(my father loves "gear chat"--he and Bill discuss trekking poles)

My father talked of previous hikes here, such as during outings with his retired hiking group, the Crooked Canes. Looking down on Thirteenth Lake, he remembered days kayaking with the Canes on the cool clear mountain water.  He spoke of trips here with me in the past, when we saw turkey vultures flying below us as we sat on the rocks soaking up the Spring sun just as we were today.

(the view across Thirteenth Lake to Peaked Mt. shows us that Spring still has a ways to go)

Looking past the lake to Peaked Mountain beyond, he thought about the pristine wilderness ponds along that trail and how beautiful they are in the fall.  He was pleased with his ability to come here again.  "We've hiked to a lot of nice places, haven't we? When I'm gone, you can remember all the places you went with your old Pop," he said to me.  I was already remembering.
(with binoculars, we were able to see a few canoes and kayaks on the lake)
Having Bill along gave my father a fresh audience for old tales. "What do you think, Bill," he said, "pretty nice up here, isn't it?"  Bill and I had snowshoed Balm of Gilead a couple of years ago when the temperature barely reached zero. Being here on a 60 degree day was a treat.

(Painted Trillium)

Eventually, we had to start back down the trail.  A few black flies were out and circled our heads. In another week or two, they would become a formidable force.

(Dutchman's Breeches)
We made pretty good time going downhill.  "It's a trade-off," my father said.  "On the way up, it's hard to breathe, and on the way down the legs get a little shaky."  Bill helped him over logs and downed branches.  There seemed to be a lot of blow-down which we attributed to Hurricane Irene.

(Spring beauties next to rough tree bark)
About a quarter of a mile from the car, where the trail leveled out, he stopped a couple of times.  "My legs are talking back to me," he said.  I took a few pictures.  We all marveled at the Trout Lilies that we had seen in the morning, now standing tall with their petals curled back in the sunshine.  Going slowly had its benefits.

(Butterflies like this one flitted nearby all afternoon)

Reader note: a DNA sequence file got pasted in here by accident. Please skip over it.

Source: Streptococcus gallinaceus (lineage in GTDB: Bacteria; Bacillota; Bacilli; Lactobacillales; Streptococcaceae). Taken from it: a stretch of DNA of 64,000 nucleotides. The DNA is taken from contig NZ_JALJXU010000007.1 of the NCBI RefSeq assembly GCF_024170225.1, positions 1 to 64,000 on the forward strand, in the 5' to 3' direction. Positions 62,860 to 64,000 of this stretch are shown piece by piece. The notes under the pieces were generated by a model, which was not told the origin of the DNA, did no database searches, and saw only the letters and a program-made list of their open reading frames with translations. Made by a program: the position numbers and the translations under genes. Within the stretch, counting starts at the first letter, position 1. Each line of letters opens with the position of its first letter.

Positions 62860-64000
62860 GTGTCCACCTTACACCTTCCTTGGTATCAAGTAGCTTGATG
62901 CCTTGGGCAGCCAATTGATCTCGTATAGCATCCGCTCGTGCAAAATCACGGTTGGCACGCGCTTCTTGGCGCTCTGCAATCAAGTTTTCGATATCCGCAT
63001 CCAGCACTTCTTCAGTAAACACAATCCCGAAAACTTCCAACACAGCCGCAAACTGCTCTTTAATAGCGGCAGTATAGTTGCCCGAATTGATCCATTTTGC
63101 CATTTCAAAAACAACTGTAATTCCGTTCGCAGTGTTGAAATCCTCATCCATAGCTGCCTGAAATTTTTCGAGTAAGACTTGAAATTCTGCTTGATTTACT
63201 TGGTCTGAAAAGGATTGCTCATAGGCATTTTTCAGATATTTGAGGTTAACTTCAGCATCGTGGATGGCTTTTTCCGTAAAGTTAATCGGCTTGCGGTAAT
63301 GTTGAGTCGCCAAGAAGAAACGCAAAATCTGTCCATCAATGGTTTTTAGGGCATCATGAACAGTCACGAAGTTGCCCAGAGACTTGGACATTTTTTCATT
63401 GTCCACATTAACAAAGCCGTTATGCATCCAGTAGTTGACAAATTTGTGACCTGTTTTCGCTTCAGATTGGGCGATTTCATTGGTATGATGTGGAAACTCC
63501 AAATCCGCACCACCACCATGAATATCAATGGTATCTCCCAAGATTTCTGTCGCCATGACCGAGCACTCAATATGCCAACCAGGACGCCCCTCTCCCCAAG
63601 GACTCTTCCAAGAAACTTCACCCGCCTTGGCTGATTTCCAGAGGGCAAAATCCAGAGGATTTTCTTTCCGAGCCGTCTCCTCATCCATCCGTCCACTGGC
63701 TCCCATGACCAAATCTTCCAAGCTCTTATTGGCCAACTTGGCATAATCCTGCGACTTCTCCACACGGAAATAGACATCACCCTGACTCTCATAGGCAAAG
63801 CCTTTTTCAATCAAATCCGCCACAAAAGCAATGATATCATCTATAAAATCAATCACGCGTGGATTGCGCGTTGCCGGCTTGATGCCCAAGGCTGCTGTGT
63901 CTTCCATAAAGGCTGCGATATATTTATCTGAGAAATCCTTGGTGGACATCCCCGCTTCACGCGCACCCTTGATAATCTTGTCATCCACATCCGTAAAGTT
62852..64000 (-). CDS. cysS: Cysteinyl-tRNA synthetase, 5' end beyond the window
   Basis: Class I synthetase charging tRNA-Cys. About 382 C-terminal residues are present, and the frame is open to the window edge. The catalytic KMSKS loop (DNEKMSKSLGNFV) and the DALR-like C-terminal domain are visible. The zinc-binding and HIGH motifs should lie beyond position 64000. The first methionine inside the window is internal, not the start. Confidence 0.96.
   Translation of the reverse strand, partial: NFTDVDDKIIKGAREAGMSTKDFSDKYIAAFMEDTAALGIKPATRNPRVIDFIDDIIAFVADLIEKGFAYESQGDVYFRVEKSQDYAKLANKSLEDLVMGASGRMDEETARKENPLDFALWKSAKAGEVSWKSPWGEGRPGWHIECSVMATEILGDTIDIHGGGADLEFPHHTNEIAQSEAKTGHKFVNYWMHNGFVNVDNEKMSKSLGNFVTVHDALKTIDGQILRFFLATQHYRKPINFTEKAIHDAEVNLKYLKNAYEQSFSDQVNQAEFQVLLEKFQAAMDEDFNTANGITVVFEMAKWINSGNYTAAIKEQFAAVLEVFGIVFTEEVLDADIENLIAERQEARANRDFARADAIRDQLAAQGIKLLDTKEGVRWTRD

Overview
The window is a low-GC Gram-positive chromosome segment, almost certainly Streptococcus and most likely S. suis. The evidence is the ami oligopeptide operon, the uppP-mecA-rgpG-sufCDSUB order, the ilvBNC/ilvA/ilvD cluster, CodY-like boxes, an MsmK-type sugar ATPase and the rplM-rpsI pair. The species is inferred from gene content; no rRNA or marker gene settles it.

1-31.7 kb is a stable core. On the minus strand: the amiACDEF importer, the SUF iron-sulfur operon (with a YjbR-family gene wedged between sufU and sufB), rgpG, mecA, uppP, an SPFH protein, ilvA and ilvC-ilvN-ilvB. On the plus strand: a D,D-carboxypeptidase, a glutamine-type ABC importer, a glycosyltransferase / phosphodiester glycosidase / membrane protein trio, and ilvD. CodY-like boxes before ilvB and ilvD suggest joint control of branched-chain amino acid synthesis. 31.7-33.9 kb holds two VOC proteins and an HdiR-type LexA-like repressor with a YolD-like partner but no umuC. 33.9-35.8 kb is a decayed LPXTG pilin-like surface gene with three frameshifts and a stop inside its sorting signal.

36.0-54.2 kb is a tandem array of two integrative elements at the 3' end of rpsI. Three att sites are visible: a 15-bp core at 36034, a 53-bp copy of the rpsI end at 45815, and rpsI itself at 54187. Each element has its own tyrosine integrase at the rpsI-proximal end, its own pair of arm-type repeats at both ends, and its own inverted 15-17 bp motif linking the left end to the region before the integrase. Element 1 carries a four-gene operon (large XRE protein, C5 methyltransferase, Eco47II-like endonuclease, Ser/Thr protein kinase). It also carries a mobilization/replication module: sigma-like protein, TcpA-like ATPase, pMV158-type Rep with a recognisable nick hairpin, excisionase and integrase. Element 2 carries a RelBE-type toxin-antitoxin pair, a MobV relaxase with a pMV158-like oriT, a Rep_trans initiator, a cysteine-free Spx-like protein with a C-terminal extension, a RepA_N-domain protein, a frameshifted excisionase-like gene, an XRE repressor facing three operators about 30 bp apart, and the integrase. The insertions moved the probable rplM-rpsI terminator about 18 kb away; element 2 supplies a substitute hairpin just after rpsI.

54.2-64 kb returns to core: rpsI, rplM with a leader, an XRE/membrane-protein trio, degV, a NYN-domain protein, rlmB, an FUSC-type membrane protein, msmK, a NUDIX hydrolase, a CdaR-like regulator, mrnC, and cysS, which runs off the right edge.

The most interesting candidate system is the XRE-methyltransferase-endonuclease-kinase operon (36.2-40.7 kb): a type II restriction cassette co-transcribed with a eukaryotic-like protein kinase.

We reached the car and opened the windows.  The mountain breeze felt good as we drove on dirt roads back to route 28.  Tucked in the woods were a few beautiful log homes, reminding my father of his visits to a friend's vacation home nearby.  Then he rambled on a bit about the hunting camp on the Indian River where he spent many deer seasons over five decades.  We discussed how the camp could be remodeled for a summer house, since the younger generation had little interest in hunting.  The Adirondacks are full of good memories.
(Fiddlehead Ferns just peaking out of the leaves)

And we never skip Stewart's.  To our surprise, the new shop in Warrensburg already had 2012's seasonal flavors.  Stewart's Ice Cream comes out every summer with a few creative new flavors named for local places and traditions such as Kayadeross Cream,  Adirondack Bear Paw, Happy Camper, or the horse racing favorite Chocolate Trifecta, voted #1 dark chocolate ice cream in the world at the World Dairy Expo 2010 in Madison, Wisconsin.

(Yellow Violets)
I had a cone (to me the best way to consume ice cream), while Bill and my father each had double scoops in a dish.  We needed that boost to help us get back down the Northway and home.  When we reached my parents' house in Saratoga, my father's legs were no longer "talkin' back," and he regaled my mother with details of the view, the roast beef sandwich, and our great day on the trail.  Not a bad way to ring in an 88th birthday!

(lack of foliage on this May day allowed for lots of sun on the trail)